09 June 2014

Stockton Bankruptcy Settlement?

As I've argued elsewhere, the bankruptcy court should not confirm a municipal plan of adjustment that "unfairly discriminates" among creditors. That is, unless the creditors agree.

Stockton's current plan proposed to pay one set of creditors--retirees--100% of what they're owed and another-the Franklin Bond Funds--barely pennies on the dollar. Franklin has objected and a four-day trial concluded last week.

Following my advice (j/k), Stockton has amended its plan to provide the potential of greater payment to Franklin. You can read about it here in Ed Mendel's excellent blog, CalPensions.

But just one problem: I continue to believe that Stockton's plan is unconfirmable over Franklin's objection, even with this latest modification, unless Stockton cuts payments to CalPERS, which manages pension payments to Stockton's retirees. To the extent they're unfunded, the claims of retirees have no greater claim to a share of Stockton's future revenues than any other unsecured creditor such as Franklin. Stockton's retirees may need the money more than Franklin's bondholders but that doesn't matter; Chapter 9 of the Bankruptcy Code makes no provision giving retirement benefits a priority over other claims. (Other chapters of the Code make such a provision and perhaps Congress should amend Chapter 9 but it hasn't--yet.)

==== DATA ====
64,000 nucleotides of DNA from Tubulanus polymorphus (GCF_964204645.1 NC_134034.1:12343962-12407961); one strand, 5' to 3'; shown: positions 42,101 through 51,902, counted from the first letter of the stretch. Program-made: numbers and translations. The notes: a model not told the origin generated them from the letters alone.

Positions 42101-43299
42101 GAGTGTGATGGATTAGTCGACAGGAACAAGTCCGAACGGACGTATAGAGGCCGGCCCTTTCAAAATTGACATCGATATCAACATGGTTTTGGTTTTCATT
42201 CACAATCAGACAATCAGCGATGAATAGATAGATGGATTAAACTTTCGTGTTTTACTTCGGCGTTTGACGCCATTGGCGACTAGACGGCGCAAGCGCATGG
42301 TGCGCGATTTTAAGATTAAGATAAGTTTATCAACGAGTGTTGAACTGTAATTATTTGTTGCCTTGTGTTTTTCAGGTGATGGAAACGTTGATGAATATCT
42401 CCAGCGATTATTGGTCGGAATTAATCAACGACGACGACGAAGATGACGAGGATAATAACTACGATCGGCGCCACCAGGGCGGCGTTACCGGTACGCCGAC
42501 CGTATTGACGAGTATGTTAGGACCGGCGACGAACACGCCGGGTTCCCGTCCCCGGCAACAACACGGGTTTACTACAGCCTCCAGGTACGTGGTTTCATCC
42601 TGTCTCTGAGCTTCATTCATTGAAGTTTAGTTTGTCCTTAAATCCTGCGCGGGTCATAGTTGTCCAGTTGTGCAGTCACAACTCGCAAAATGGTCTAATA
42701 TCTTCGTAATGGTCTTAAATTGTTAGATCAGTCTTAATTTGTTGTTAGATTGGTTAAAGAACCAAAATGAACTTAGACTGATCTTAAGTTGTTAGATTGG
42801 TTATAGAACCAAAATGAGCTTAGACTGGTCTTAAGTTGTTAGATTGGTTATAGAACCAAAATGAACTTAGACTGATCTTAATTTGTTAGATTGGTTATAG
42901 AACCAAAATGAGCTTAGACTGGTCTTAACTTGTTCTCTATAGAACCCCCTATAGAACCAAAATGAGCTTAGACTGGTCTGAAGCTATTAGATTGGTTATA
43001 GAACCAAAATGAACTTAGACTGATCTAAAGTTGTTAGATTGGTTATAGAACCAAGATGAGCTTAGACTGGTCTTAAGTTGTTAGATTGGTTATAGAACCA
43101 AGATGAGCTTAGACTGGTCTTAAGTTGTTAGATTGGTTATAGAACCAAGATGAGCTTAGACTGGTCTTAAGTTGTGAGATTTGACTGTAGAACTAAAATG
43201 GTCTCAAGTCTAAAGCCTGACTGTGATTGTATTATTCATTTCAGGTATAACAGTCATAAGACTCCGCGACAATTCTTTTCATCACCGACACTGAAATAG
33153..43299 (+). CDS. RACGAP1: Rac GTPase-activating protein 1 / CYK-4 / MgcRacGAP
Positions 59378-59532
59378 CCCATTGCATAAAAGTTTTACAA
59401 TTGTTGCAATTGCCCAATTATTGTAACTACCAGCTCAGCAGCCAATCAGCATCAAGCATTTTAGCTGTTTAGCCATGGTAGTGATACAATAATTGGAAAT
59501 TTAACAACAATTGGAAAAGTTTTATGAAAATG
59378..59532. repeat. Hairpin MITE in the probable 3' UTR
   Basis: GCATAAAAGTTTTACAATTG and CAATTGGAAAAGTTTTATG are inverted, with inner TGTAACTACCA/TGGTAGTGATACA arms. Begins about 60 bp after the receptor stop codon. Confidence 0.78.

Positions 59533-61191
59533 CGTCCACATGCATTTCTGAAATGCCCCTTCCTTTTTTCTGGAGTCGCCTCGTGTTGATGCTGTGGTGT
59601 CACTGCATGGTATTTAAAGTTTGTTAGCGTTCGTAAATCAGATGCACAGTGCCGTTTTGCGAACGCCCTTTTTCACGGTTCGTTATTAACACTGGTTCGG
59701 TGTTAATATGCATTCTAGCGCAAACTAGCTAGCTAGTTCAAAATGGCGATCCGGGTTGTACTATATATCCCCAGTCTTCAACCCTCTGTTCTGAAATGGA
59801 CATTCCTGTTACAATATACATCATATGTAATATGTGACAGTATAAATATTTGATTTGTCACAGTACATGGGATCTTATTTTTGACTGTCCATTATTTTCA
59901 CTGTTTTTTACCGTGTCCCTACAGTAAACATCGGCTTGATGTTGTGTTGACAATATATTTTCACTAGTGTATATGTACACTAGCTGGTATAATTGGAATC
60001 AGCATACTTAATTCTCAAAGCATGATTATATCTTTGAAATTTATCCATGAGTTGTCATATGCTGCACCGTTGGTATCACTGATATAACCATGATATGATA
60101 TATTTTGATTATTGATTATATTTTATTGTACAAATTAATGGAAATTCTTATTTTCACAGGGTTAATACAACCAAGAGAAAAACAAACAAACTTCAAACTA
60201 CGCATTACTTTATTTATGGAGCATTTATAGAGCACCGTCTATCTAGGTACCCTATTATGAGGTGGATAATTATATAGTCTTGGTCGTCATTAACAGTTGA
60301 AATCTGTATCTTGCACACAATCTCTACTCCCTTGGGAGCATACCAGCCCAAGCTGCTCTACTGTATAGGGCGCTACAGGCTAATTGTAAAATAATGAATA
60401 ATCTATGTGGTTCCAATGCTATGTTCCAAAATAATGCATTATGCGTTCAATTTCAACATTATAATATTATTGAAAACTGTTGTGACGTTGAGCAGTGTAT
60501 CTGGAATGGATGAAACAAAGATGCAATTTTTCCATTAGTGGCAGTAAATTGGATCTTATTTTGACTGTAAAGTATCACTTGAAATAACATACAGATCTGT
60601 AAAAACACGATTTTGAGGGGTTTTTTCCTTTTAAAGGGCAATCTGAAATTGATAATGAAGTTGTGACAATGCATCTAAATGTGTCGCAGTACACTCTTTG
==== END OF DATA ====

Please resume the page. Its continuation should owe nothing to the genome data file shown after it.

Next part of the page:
I make this argument at greater length in my article Municipal Bankruptcy: When Doing Less Is Doing Best, 88 Amer. Bankr. L.J. 85 (2014), which, sadly, is still available only behind the WestLaw and Lexis-Nexis paywalls. But stay tuned; it will soon be up for all to read.

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